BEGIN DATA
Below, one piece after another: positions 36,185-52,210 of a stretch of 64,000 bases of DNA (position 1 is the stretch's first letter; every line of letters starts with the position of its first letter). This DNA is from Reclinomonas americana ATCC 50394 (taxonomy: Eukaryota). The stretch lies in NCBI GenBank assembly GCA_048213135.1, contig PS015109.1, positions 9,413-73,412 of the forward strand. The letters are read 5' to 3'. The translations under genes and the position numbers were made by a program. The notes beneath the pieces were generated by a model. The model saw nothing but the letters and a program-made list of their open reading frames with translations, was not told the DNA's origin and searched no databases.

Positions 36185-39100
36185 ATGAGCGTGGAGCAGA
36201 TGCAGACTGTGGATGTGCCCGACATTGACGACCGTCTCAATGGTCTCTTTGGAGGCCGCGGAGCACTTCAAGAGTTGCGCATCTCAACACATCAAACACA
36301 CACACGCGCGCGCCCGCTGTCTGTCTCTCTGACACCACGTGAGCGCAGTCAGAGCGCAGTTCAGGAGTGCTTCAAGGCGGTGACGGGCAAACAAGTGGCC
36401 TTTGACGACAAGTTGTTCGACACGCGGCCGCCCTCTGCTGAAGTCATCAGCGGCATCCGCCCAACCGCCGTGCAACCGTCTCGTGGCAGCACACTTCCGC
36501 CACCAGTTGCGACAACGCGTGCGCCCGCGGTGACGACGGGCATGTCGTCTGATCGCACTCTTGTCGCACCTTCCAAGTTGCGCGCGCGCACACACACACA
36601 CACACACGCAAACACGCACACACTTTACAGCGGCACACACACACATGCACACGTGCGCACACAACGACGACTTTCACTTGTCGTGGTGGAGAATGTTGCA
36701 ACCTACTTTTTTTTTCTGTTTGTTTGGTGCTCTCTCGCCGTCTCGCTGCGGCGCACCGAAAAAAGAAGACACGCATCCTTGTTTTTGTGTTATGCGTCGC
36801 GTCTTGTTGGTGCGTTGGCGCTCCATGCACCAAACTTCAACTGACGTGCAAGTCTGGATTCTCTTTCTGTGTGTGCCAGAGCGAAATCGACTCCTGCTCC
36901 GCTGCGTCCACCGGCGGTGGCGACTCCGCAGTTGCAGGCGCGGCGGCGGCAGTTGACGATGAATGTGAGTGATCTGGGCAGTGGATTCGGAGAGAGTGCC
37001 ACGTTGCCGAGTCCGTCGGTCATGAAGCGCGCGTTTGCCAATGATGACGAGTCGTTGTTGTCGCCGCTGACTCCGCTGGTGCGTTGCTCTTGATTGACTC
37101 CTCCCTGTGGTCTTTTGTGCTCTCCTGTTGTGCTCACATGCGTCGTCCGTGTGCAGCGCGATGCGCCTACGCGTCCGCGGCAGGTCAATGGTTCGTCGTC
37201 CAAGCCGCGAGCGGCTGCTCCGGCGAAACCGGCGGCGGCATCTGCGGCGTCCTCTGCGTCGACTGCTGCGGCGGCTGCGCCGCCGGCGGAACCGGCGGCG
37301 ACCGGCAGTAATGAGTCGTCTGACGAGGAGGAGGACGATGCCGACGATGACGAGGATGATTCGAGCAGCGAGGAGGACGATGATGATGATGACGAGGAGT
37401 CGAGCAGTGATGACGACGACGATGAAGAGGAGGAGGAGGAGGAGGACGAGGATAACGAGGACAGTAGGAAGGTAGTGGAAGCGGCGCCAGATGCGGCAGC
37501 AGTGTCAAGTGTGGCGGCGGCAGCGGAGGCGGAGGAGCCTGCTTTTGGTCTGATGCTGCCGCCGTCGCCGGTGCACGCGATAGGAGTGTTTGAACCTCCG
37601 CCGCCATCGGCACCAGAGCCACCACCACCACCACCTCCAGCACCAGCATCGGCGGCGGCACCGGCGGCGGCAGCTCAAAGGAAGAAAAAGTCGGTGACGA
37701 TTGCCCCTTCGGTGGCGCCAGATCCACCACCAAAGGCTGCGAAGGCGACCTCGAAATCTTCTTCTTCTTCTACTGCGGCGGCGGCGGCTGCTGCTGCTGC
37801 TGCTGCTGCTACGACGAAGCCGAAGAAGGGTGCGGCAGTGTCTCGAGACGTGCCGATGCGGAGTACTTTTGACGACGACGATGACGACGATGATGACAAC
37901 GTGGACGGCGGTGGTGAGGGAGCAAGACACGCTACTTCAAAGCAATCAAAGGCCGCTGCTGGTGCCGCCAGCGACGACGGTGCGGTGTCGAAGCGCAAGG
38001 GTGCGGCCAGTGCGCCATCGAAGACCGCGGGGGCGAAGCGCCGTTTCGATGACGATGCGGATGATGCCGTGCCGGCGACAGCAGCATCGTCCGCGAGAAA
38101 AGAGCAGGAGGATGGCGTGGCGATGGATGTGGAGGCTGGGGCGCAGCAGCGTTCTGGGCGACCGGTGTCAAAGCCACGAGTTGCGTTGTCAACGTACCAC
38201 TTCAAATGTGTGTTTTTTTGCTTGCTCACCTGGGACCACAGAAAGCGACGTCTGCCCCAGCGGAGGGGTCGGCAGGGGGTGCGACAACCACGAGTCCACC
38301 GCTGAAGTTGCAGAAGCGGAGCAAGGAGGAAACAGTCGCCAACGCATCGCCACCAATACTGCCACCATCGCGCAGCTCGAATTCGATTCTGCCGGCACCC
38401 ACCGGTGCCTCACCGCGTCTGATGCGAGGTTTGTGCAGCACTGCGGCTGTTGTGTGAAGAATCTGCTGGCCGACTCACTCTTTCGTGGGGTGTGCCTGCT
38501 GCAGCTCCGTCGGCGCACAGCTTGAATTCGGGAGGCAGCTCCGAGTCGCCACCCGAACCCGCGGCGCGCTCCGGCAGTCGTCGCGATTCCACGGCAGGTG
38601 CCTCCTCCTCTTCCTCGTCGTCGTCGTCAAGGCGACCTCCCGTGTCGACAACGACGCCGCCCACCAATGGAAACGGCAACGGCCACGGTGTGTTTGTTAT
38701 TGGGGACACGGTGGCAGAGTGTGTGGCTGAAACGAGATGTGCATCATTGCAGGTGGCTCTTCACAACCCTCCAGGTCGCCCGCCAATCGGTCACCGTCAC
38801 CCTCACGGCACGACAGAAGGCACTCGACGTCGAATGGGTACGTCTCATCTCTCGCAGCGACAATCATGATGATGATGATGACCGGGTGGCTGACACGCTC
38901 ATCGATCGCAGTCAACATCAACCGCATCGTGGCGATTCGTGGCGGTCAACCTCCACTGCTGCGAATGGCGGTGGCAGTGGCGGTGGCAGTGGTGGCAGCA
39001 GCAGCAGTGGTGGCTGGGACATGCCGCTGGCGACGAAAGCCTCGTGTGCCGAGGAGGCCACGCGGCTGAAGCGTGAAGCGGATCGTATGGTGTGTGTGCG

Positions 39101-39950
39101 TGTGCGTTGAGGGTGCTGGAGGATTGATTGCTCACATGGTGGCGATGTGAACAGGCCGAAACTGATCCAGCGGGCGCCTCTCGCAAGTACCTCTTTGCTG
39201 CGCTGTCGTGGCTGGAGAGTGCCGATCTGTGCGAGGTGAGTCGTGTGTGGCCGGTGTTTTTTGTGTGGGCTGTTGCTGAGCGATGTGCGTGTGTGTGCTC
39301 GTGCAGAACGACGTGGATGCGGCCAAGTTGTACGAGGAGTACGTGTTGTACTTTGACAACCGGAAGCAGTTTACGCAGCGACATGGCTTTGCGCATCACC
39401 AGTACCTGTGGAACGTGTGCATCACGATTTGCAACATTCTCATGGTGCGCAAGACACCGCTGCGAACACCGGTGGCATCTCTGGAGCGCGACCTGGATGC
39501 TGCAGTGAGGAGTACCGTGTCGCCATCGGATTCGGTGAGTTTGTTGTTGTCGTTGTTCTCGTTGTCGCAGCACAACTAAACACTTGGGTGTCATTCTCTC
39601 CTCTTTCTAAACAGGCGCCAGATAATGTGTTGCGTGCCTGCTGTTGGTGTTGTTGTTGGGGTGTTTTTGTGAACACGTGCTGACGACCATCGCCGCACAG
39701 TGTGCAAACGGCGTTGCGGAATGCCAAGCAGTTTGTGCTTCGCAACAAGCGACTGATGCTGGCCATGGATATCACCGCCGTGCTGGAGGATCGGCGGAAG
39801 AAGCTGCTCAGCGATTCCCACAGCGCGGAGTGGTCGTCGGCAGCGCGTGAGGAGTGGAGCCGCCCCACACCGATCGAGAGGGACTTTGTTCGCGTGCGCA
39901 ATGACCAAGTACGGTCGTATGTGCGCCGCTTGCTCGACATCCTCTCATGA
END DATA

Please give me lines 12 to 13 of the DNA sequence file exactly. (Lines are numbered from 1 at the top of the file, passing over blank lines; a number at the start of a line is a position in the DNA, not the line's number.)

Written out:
37001 ACGTTGCCGAGTCCGTCGGTCATGAAGCGCGCGTTTGCCAATGATGACGAGTCGTTGTTGTCGCCGCTGACTCCGCTGGTGCGTTGCTCTTGATTGACTC
37101 CTCCCTGTGGTCTTTTGTGCTCTCCTGTTGTGCTCACATGCGTCGTCCGTGTGCAGCGCGATGCGCCTACGCGTCCGCGGCAGGTCAATGGTTCGTCGTC